Hurricane Hunters, NOAA promote hurricane preparedness

  • Published
  • By Maj. Marnee A.C. Losurdo
  • 403rd Wing Public Affairs

Hurricane season starts June 1 and to promote preparedness an Air Force Reserve Hurricane Hunter aircrew with their WC-130J Super Hercules and a team of National Oceanic and Atmospheric Administration hurricane experts visited five Gulf Coast cities as part of this year’s Hurricane Awareness Tour May 16-20.

The Hurricane Awareness Tour, or HAT, which stopped in San Antonio and Galveston, Texas, New Orleans, Mobile, Alabama, and Naples, Florida, is a joint effort between NOAA's National Weather Service and National Hurricane Center and the 403rd Wing's 53rd Weather Reconnaissance Squadron to promote awareness about the destructive forces of hurricanes and how people can prepare.

While the tour has been conducted for more than 30 years, this is the second year the 53rd WRS has participated in all five stops of the awareness and preparedness event. The tour was in conjunction with the National Hurricane Preparedness Week.

At each stop of the tour, officials encouraged people to prepare now.

“The least we can all do is get our friends, our family, our businesses, ourselves, ready for the next hurricane,” said Richard Knabb, NHC director at a news conference at San Antonio.

NOAA partnered with FLASH, the Federal Alliance for Safe Housing, with the #HurricaneStrong campaign to encourage people who live in hurricane prone areas to know what storm-surge zone they reside in, insure they have adequate insurance, stock their emergency supplies, strengthen their home, know where to get information, and have a written plan.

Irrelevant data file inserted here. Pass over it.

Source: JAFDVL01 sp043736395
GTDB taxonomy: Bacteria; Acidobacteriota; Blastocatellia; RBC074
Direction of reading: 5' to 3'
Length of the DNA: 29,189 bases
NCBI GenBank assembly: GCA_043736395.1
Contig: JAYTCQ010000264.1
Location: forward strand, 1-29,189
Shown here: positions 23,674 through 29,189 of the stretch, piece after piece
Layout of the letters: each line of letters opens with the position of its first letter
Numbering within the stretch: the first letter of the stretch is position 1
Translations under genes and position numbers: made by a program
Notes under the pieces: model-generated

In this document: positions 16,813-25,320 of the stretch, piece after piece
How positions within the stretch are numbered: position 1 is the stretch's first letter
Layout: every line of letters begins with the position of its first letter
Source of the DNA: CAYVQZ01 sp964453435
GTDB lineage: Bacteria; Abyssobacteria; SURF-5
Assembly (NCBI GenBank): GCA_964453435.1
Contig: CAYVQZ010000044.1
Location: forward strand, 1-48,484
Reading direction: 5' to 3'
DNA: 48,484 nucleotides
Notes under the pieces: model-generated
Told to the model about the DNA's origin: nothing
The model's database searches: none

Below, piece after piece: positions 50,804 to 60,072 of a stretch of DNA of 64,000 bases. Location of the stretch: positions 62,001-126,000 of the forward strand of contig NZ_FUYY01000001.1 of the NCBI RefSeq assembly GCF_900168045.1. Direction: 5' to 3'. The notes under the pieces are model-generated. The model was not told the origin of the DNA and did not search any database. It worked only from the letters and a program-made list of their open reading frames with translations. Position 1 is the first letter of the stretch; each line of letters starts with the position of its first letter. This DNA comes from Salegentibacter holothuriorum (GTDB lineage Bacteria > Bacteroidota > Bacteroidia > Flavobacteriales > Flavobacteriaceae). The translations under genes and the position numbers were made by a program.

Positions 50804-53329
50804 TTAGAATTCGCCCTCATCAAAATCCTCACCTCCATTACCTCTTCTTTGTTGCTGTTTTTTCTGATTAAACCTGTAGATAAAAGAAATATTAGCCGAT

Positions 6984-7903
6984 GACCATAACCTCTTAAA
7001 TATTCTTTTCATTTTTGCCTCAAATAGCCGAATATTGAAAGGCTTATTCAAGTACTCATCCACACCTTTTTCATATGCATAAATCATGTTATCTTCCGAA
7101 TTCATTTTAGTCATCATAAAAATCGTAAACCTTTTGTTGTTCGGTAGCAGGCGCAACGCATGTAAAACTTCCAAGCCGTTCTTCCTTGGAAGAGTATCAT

The public and media also got the chance to tour the WC-130J aircraft, one of ten specially configured aircraft operated by the U.S. Air Force Reserve, and NOAA’s G-IV both used to gather critical weather data for hurricane forecast models. While the NOAA G-IV, flies at high altitude around and ahead of a tropical cyclone, the WC-130J flies through the hurricane at 10,000 feet.

During a tropical storm or hurricane, 53rd WRS crews can fly through the eye of a storm four to six times. During each pass through the eye, crews release a dropsonde, which collects temperature, wind speed, wind direction, humidity and surface pressure data. The crew also collects surface wind speed data and flight level data. This information is transmitted to the NHC to assist them with their storm warnings and hurricane forecast models in the Caribbean and eastern Pacific. During a typical year, the squadron will fly 60 to 100 missions for the NHC. 

“It’s really important that the public can connect the dots between the data collected by these brave men and women that go into a hurricane and their own personal and family safety,” said Knabb.

“This is an important outreach mission to educate the public, especially the children who will take the preparedness message back to their families,” said Col. Frank L. Amodeo, 403rd Wing commander, who attended the event with the crew. “It also highlights the mission of the 53rd WRS and how we work with the NHC to improve the forecast, which protects our homeland by saving lives and property.”

The tour ended in Naples, Florida, May 20. Meanwhile, the Hurricane Hunters completed their annual “Roll Out” mission in St. Croix, U.S. Virgin Islands, the forward operating location at the Henry E. Rohlsen Airport. The team at Colorado State University, one of the top forecasting teams in the country, predicted a just above average season. Whether it meets or exceeds the predictions, the 53rd WRS will be ready.

“It only takes one storm to make it a bad hurricane season, so prepare now,” said Amodeo.

 Keesler Air Force Base and 403rd Wing members can get preparedness information at

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